• Take up a team sport and get to know other people.


With others

  • Catch up with family and friends from home.
  • Do something you enjoy with friends.
  • Spend time with a pet.


  • Take some ‘me time’ and relax.
  • Plan a fun day for yourself and do the things you enjoy.


Being at school or college can be a busy time, which can make it harder for you to take the time to look after your mental wellbeing. When you’re busy, stresses can mount up and really take their toll - so it’s important to take the time to prioritise your own mental wellbeing. If you have:

5 minutes

  • Make a cup of tea and enjoy it undistracted
  • Cuddle a pet or soft toy
  • Write a to-do list
  • Text a friend

10 minutes

  • Do a guided meditation
  • Take a walk
  • Do a quick tidy and clean of your room/workspace
  • Listen to your favourite songs

30 minutes

  • Take exercise - yoga, a run, a brisk walk
  • Call a friend or family member for a catch-up
  • Have a nap

1 hour

  • Watch an episode of your favourite TV show
  • Go to the shops with a friend(s)
  • Cook or bake something tasty
Taking the time to look after your mental wellbeing can be a challenge. A powerful way to take positive steps is to write down your intention in a clear, time-specific goal.

Taking small steps

Taking the time to look after your mental wellbeing can be a challenge. A powerful way to take positive steps is to write down your intention in a clear, time-specific goal.

Clear, time-specified goals enable us to succeed, as goals can be achieved. Even when goals aren’t achieved, this can be used to think specifically about what was difficult and how to adjust these goals to make it easier to try again.

Try choosing one way to prioritise your mental wellbeing this week. It is best to anchor the intention to a known time or other commitment e.g. ‘after the biology lesson on Tuesday’. Use the phrase “I will do this specific action on this day at this time.” and see how it goes!

Sometimes, the thought of doing anything is just too much. If this describes your situation, don’t punish yourself. The great thing about taking small steps is that it doesn’t matter how small your goal is. You decide what you want to achieve and what is realistic for you to achieve. That way, the completion of any task – no matter how simple it may seem – is recognised as the achievement that it is.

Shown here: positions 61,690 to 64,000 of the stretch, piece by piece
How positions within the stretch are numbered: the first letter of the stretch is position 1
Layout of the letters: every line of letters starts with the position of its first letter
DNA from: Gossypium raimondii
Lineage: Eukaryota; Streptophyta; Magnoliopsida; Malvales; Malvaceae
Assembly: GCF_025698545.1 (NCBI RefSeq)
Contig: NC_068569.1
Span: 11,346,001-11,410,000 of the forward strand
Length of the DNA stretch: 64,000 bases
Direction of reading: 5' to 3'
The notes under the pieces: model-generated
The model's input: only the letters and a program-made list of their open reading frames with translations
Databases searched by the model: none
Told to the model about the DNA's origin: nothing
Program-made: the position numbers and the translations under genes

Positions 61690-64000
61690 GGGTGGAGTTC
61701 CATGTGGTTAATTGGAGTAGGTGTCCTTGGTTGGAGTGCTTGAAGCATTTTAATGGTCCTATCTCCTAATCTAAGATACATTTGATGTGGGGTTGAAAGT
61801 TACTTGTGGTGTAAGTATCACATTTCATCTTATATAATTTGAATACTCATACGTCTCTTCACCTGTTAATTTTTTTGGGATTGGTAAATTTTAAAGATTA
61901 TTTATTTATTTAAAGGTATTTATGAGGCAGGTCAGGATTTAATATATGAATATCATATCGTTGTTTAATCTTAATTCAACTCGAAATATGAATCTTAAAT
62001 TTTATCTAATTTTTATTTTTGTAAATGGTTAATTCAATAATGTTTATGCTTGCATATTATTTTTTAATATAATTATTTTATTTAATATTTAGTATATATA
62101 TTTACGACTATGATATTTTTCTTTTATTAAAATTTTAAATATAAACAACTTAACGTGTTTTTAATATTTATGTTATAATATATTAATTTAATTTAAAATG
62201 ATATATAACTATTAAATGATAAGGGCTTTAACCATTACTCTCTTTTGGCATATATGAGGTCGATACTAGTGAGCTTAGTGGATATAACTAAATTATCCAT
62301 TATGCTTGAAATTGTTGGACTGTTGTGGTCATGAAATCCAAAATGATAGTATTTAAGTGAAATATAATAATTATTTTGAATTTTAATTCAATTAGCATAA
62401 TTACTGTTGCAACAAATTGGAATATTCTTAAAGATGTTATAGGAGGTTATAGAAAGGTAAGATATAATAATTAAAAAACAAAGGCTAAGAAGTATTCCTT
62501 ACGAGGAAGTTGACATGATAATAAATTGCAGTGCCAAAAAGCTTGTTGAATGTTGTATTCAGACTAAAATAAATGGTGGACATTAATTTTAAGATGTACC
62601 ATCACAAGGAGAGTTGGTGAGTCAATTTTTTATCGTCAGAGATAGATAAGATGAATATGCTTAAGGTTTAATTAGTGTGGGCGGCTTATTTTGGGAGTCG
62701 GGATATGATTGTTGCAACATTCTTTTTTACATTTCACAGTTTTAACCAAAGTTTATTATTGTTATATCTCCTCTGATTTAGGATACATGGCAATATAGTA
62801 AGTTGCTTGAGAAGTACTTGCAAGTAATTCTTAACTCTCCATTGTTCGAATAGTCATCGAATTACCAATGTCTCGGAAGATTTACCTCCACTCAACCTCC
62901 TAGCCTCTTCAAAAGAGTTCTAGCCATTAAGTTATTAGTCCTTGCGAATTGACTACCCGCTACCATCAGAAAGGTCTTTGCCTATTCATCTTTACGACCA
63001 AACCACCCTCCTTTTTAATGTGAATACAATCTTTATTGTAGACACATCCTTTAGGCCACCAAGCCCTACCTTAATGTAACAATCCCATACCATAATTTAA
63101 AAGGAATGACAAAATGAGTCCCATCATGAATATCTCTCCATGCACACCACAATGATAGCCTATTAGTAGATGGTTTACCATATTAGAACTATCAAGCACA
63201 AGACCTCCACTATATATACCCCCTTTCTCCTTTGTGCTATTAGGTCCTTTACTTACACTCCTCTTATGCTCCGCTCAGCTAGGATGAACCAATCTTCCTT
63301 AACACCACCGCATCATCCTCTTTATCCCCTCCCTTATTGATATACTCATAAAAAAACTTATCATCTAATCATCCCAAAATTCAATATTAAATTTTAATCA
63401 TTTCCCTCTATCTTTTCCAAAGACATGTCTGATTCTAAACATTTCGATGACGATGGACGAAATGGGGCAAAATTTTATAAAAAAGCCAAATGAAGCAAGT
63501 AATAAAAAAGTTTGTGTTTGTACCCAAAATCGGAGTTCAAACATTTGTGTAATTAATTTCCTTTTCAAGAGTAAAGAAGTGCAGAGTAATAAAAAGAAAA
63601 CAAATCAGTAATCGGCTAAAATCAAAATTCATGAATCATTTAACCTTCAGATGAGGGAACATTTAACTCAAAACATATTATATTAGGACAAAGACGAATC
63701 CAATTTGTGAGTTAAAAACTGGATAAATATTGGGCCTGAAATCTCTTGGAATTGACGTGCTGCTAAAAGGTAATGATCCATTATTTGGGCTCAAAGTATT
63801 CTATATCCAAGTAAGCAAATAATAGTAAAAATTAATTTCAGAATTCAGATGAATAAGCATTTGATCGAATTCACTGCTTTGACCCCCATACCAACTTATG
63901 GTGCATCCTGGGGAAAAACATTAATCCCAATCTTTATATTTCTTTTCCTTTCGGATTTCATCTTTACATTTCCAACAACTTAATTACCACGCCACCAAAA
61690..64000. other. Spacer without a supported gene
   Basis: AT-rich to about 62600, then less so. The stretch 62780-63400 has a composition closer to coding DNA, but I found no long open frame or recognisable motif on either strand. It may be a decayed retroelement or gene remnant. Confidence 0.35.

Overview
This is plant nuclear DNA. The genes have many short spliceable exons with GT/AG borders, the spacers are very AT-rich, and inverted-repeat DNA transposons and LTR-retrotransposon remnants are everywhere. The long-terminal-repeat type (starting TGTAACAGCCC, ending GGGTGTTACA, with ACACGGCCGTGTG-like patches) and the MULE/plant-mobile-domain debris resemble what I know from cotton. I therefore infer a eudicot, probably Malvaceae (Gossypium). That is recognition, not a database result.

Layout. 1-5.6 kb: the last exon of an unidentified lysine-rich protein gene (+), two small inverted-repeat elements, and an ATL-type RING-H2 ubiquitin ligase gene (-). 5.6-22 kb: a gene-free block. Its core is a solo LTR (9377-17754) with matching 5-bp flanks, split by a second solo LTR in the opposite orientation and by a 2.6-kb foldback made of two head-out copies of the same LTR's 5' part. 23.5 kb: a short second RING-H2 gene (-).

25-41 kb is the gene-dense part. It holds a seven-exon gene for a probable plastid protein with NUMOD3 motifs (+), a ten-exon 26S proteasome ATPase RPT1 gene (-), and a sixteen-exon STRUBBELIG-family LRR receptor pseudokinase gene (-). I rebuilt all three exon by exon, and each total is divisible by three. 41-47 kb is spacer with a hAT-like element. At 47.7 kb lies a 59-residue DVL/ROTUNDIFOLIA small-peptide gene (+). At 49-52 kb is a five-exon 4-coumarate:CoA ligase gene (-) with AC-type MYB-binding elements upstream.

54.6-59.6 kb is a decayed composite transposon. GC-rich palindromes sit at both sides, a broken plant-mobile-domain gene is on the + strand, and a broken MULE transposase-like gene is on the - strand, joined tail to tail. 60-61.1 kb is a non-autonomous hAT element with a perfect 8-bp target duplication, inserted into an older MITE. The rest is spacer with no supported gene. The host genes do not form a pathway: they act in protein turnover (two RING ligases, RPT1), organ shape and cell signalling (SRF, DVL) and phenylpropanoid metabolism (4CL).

You may find it useful to record how you felt during/after doing things to support your mental wellbeing in pictures or a journal. Doing this means that you can look back when you next feel low and remind yourself of how the activity helped you.

If you find yourself experiencing mental health difficulties which are preventing you from doing the things you want to do, seek help – whether through friends, family, a doctor, or your school or College.

Further resources

Visit these websites for soures of support, information and help


  • Student Mind - YouTube videos with young people talking about topics such as mental health and looking out for your mates. 

Online CBT

Sign up for a free self-care starter kit from the Blurt Foundation



You can access this Teacher's Guide to Transition and Student Mental Health - created by the University of Lincoln Transition & Wellbeing team. 

There are also lots of resources, workshops and activities available in our resource library. Click below to take a look: 

Resource Library